• How do the authors structure the argument? Can you "deconstruct" the flow of the argument to see whether or where it breaks down logically (e.g., in establishing cause-effect relationships)?
    • How are the authors viewed in the field? Has this study been cited? If so, how has it been analyzed?
    • What is the authors' research orientation (e.g., interpretive, critical science, combination)? What is the authors' theoretical framework (e.g., psychological, developmental, feminist)? What is the relationship between these research and theoretical perspectives? Could the problem have been approached more effectively from another perspective?
    • In material written for a popular readership, do the authors use appeals to emotion, one-sided examples, or rhetorically-charged language and tone? Is there an objective basis to the reasoning, or are the authors merely proving what they already believe?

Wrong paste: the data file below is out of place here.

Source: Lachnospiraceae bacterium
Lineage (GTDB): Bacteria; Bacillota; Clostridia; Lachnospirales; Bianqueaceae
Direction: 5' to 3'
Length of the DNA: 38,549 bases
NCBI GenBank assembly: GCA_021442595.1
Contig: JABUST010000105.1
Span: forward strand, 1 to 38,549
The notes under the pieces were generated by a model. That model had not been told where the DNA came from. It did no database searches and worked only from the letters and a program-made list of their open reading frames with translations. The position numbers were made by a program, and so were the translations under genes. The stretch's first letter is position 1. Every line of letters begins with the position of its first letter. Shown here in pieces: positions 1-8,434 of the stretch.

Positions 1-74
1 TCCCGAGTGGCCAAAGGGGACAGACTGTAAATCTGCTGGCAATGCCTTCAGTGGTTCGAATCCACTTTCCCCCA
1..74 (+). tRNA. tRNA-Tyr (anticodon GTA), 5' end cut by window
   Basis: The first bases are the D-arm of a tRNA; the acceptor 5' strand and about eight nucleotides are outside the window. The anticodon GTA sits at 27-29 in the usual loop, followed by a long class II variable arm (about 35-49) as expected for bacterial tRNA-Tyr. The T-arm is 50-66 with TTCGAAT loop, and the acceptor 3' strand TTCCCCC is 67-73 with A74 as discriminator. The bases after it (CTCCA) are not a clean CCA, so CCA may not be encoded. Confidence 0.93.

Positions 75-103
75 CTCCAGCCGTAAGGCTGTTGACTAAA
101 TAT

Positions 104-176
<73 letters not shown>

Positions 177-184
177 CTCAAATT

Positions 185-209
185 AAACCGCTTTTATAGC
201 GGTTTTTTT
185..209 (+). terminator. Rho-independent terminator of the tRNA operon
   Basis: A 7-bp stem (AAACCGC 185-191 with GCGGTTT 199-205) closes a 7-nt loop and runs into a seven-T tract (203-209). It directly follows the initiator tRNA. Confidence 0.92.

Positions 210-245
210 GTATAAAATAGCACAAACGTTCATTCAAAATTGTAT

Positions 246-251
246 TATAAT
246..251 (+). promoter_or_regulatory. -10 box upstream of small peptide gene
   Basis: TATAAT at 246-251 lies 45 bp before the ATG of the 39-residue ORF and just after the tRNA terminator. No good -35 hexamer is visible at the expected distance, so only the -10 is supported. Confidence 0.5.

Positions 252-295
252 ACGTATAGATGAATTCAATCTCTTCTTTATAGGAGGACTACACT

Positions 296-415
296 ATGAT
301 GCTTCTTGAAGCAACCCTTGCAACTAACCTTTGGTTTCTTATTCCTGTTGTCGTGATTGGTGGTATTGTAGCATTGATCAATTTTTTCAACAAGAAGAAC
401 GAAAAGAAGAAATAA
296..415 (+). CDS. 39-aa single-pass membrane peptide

• In what ways does this publication contribute to an understanding of the problem under study, and in what ways is it useful for practice? What are its strengths and limitations?
  • Consider using a tool such as a synthesis matrix to help you organize your notes on each source. This can also help you organize your sources (the next step).
Percentage of time on this step: 25%

Step 4: Organize the selected papers by looking for patterns and by developing subtopics.

  • Typical organizing principles:
    • By theme: use when explaining key themes or issues relevant to the topic. This is the most common way to organize literature reviews.
    • By methodology (also called a methodology review): use when discussing interdisciplinary approaches to a topic or when discussing a number of studies with a different approach.
    • By chronology: use when historical changes are central to explaining the topic.
    • Note that any of these methods can be combined. For example, within each theme, you could organize your review by methodology or chronology, if appropriate.